Poll Iraq Could Cost Republicans In

Poll: Iraq could cost Republicans in November Election
Muqtada: US must Set Withdrawal Timetable

A new poll shows that Bush is so disliked that for 36 percent of the public, his endorsement of a candidate would be a negative. Less that half that would view it as a positive. And although American men are evenly divided between the Republican and Democratic Parties, women have migrated to the Democratic ranks in such numbers that they support the Dems by a factor of 2 to 1. Overall, potential voters favor Democrats over the Republicans by 49% to 35%.

Guerrillas set off three bombs around Kirkuk
on Friday, killing 4 and wounding 21. Four bodies were found south of the city at Rashad. In the southern city of Kut, gunmen assassinated a former Baath official.

Young nationalist Shiite cleric Muqtada al-Sadr
said in his Friday prayers sermon in Kufa that the Askariyah Shrine in Samarra must be rebuilt and that the US must set a timetable for the withdrawal of its troops and leave Iraq. He also rejected any amnesty for radical Sunnis who have killed Shiites, and for “the Baathists of Saddam’s regime.” He demanded the release of still-imprisoned Mahdi Army fighters. He also called for continued de-baathification and the execution of Saddam. Muqtada’s call for continued debaathification is being interpreted as a rejection of Maliki’s reconciliation plan. Note that Muqtada puts the US on a par with radical Islamists and with Baathists as undeserving of forgiveness or reconciliation.

Al-Hayat reports a demonstration against the reconciliation plan in Nasiriyah, a southern Shiite city. They are especially angry at the prospect of amnesty for Baathists.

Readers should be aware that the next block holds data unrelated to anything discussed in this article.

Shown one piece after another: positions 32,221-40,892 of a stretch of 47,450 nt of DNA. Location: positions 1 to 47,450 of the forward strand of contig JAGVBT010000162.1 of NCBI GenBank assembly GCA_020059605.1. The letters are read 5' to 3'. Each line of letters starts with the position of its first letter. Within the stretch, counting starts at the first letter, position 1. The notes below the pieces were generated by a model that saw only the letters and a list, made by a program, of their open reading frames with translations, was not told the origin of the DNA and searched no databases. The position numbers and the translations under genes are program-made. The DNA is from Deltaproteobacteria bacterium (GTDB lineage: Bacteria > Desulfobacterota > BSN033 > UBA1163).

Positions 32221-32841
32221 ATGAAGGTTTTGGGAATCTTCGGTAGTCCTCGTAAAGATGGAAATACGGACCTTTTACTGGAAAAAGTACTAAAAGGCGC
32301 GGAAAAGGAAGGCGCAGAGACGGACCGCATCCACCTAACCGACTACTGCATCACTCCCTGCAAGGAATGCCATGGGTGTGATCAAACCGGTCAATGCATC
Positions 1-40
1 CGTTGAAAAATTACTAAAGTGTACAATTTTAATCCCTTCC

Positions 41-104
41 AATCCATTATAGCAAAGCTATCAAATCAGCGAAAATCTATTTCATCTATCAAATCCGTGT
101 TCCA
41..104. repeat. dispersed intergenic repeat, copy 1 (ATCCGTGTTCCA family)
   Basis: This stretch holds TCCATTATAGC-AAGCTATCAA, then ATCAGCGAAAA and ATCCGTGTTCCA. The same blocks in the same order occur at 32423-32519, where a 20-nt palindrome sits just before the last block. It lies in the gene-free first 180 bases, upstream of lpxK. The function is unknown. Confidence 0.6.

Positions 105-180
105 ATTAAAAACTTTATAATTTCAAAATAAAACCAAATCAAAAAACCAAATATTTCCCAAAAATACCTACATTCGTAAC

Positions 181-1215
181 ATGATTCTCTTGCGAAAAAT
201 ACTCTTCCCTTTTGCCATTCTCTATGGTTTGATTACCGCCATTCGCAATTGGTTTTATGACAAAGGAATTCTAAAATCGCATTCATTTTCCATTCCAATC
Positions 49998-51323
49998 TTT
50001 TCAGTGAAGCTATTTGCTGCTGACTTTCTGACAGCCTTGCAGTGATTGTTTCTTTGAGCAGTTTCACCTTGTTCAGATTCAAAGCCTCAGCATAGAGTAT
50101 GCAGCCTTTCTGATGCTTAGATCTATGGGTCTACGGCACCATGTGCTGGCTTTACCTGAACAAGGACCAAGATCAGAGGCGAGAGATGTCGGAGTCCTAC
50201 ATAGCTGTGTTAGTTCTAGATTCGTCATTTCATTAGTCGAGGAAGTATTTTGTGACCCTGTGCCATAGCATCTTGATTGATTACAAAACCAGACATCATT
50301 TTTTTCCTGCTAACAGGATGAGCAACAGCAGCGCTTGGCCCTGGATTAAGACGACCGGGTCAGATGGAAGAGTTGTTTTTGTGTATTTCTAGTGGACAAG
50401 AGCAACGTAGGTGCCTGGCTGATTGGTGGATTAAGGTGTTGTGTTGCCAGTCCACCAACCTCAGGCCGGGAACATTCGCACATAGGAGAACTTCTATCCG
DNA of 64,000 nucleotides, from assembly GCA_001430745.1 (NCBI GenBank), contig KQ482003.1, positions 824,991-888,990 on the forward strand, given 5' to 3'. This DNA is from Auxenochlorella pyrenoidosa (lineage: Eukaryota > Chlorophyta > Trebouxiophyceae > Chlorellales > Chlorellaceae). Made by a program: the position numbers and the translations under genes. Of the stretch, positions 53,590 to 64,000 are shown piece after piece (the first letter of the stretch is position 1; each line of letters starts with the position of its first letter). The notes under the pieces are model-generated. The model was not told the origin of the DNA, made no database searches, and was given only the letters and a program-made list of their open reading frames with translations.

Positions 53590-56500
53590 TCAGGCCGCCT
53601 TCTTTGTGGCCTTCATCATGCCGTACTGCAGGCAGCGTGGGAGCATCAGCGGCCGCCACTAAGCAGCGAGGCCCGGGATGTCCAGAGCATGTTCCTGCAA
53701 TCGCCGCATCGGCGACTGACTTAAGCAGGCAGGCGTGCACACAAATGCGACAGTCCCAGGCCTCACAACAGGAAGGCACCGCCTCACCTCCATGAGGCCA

Al-Hayat reports that Abdul Mahdi al-Karbala’i, the representative of Grand Ayatollah Ali Sistani in the holy city of Najaf, welcomed the reconciliation plan. He said he approved of any plan that reduced the level of tension in the country.

Al-Hayat also reports that one Sunni Arab neighbor of Iraq that had been giving some support to the Sunni Arab guerrillas has now cut them off and instructed them to work with Maliki’s reconciliation plan. Maliki will visit Saudi Arabia, Kuwait and the UAE, seeking to drum up support for his plan

Harith al-Dhari of the Association of Muslim Scholars (hard line Sunni) expressed disappointment in the reconciliation plan and called it “meaningless.” He said it is “meaningless because he has excluded everyone”.

Yet another investigation of US troops has been launched, this time involving charges of rape and murder against an Iraqi family.

Al-Zaman reports that the US is engaged in discussions
with the governor of Ninevah province on the possibility of the draw-down of US troops in that province. Its capital of Mosul, at least, does not seem very stable. A high officer was assassinated on Friday and his wife wounded; a US soldier was announced killed there; and it was revealed that Thursday afternoon a running gun battle broke out between guerrillas and a police patrol in Hadba’ District.

The Iraqi Christians of Baghdad
are fleeing north to Kurdistan, where they are living in penury. They are fleeing faith-based violence just as are Shiite and Sunni families.

US troops in Ramadi are constantly facing incoming mortar fire and gun battles with guerrillas.

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